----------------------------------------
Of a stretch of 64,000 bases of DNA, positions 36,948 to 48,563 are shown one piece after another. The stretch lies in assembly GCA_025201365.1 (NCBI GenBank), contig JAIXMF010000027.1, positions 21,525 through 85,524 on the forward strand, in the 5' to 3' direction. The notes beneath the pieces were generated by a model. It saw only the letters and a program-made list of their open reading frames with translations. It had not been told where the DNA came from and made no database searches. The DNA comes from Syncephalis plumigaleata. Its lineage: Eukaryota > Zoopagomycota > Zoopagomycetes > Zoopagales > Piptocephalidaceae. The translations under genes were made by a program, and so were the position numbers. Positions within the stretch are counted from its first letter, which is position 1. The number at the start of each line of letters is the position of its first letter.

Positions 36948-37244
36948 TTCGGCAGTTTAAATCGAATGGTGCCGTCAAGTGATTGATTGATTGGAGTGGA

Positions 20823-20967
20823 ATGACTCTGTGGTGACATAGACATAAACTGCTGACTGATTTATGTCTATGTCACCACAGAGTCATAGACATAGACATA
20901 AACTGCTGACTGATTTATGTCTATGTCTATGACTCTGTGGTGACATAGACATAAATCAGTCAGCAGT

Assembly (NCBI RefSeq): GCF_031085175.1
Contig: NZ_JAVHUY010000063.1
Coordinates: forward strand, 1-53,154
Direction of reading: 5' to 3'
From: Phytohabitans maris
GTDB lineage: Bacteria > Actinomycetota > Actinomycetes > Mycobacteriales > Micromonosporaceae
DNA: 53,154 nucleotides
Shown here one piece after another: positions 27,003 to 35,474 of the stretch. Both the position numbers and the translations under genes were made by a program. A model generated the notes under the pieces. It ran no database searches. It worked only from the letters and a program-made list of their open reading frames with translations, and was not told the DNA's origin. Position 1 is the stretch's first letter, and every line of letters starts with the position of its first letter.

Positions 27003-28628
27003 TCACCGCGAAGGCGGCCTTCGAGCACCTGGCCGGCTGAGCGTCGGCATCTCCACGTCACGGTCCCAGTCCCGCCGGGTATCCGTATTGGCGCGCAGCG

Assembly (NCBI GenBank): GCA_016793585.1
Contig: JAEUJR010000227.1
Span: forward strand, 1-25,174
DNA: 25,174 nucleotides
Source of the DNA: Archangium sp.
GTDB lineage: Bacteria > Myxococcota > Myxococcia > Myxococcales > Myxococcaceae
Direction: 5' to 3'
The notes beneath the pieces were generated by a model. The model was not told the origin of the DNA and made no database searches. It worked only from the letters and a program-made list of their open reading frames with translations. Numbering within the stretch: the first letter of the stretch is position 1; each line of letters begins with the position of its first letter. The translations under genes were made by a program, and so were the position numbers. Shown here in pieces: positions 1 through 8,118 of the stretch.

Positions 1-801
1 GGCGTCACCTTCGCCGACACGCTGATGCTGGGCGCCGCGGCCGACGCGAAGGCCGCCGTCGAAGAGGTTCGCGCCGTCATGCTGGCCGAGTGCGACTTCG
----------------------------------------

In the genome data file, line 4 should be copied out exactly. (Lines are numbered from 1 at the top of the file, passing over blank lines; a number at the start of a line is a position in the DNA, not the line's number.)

Positions 20823-20967